OSLO, NORWAY, June 7, 2023—Snohomish County Executive Dave Somers and County Councilman Nate Nehring traveled to Iceland and Norway last month to meet with government officials and businesses to form relationships and future investment opportunities for the county.
Seattle Mayor Bruce Harrell, Port of Seattle Executive Director Steve Metruck, President and CEO of Snohomish County Economic Alliance Garry Clark, Propeller Airports CEO Brett Smith, and executives from Microsoft and Boeing were also in attendance among several other key figures.
The trip was part of the International Leadership Mission, formerly called the International Study Mission, created by the Trade Development Alliance of Greater Seattle. The Alliance began taking these trips annually back in 1993 until the pandemic put a standstill on international travel after the team’s trip to Ireland in 2019. The Alliance recommenced trips in 2022 with a visit to Japan.
“I see these trips as a really great opportunity for local leaders to come together to look at challenges that face everyone globally in similar regions like ours,” Neepaporn “A” Boungjaktha, Executive Director of Economic Development for Snohomish County, told the Lynnwood Times. “The places we went to are facing the same issues that we are; housing, workforce, the green transition…the best part about going globally with this is we’re not just looking internally.”
The trip spanned from May 20 through May 27, beginning in Iceland’s largest city, Reykjavik, where the team visited the Blue Lagoon resort, the Höfõi House, met with U.S. Embassy officials, toured the multi-national food processing company Marel, and met with the President of Iceland, Guðni Th. Jóhannesson.
The woman who owns this floating sauna company is a former pilot for Norwegian Airlines. After visiting a floating, wood-fired, sauna to clear her mind and think about her next venture in life, she decided to create her own floating sauna company that she hopes to expand to South Lake Union in Seattle soon.
Another company the group met with was Avinor, who is a wholly-owned state limited company under the Norwegian Ministry of Transport and Communications. Avinor is responsible for 43 state-owned airports and has taken a leading role in reducing climate gas emissions from the aviation industry by developing electric aircrafts and supplying sustainable jet fuel. The company also provides safe and efficient travels for around 50 million passengers annually, half of which travel to and from Oslo Airport.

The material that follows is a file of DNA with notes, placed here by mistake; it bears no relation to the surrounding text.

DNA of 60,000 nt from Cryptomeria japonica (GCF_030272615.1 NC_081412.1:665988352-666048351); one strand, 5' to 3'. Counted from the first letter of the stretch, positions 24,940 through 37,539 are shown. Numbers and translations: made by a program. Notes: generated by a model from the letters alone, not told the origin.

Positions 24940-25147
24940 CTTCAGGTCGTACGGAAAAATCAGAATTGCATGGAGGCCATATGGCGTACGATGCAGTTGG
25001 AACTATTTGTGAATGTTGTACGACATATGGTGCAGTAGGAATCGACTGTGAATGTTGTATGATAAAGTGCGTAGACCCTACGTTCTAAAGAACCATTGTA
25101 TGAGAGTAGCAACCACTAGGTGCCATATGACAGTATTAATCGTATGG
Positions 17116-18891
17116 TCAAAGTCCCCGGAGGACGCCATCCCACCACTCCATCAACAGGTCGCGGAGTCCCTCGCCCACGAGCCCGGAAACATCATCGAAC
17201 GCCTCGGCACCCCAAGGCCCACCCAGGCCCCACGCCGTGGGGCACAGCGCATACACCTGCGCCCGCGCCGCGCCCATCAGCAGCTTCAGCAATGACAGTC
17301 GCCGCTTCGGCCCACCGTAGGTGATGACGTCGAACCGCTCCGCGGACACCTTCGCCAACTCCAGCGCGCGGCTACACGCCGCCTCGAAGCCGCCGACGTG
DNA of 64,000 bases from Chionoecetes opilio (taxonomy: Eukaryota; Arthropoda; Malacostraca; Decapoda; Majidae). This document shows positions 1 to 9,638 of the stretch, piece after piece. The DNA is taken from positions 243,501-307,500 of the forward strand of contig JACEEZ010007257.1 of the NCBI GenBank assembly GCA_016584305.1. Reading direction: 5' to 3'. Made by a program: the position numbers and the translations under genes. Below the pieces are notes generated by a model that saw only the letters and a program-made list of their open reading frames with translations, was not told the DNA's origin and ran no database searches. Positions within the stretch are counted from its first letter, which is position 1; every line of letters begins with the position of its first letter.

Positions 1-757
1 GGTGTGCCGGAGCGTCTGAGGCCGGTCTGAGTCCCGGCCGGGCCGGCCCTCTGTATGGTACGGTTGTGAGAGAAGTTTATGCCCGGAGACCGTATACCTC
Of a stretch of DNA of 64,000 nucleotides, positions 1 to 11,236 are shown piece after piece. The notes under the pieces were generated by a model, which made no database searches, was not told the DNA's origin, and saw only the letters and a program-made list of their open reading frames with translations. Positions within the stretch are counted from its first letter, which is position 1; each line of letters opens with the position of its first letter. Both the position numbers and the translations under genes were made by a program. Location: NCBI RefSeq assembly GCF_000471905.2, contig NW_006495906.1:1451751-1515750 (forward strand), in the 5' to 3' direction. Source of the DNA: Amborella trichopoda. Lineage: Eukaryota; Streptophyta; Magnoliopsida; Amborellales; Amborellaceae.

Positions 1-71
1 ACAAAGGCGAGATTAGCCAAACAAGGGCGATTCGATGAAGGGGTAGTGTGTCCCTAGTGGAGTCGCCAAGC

While here, the group discussed cleaner, greener, jet fuel sources otherwise known as SAF (or Sustainable Aviation Fuel), which the country of Norway has been producing since opening a plant in the town of Mosjøen in April of this year.
Across the pond, in March, 2023, Snohomish County established the world’s first Research and Development Center for Sustainable Aviation Fuels (SAF) at Paine Field, aligning with this shared mission.
The group also visited Mjøstårnet in the town of Brumunddal, which is the world’s tallest wooden building at 280-feet high, used for hotels, apartments, retail and office space. Similar to the parallels found between Norway’s SAF plant and Paine Field’s SAF Research and Development Center, this mixed-use building drew comparisons to Darrington’s Wood Innovation Center in Snohomish County.
The Wood Innovation Center is a collaboration between the city of Darrington and non-profit land trust organization Forterra to create a 62-acre campus that will house high-tech wood product companies to reinvigorate the wood products industry in the area.
“I’m hoping we’re going to be able to invite the architect, the designer, the developer, and the Governor that supported this whole project in Norway to come to Snohomish County so we can share with them the Wood Innovation Center,” said Boungjaktha.
Eventually, Boungjaktha continued, the hope is to create an all-wood hotel similar to Norway’sMjøstårnet, using locally sourced, cross-laminated timber (CLT) somewhere in Snohomish County.
“What better way than to work with our counterparts we just met on our Norway trip, and use their equities and their guidance to help us do that in Snohomish County,” said Boungjaktha.
One of Boungjaktha’s biggest takeaways from the trip was touring this wooden structure and how it was a living example of how Snohomish County can be more “circular” with its economy, specifically as it relates to wood. An example she gave is biofuel. In the European Union only certain byproducts can be used for biofuel, one of the most popular, and viable from the union’s perspective, is wood chips.
Alaska Airlines, Boeing, and Washington State University have already created a formula using wood chips for fuel. Alaska and Boeing have even used that fuel as part of its ecoDemonstrator program.
“We know that we have forests, we know that we want to use them for CLT, but what if we could create those wood chips for a better way to create SAF?” Boungjaktha asked. “That was the biggest piece for me, something that was totally unexpected. i just went to see a wood hotel, but then all of these great ideas on how we begin to connect the dots to the existing work, or the future work, that we want to do to create those jobs, create innovation, and get us to that green transition to a climate economy.”
The Trade Development Alliance partners with the Seattle Metropolitan Chamber of Commerce each year to bring Greater Seattle leaders from government, business, education, and nonprofits to a dynamic international region as part of its International Leadership Missions.
The purpose of these trips is to foster stronger and deeper relationships and lasting connections with key global leaders and businesses for the betterment of Seattle’s regional economy.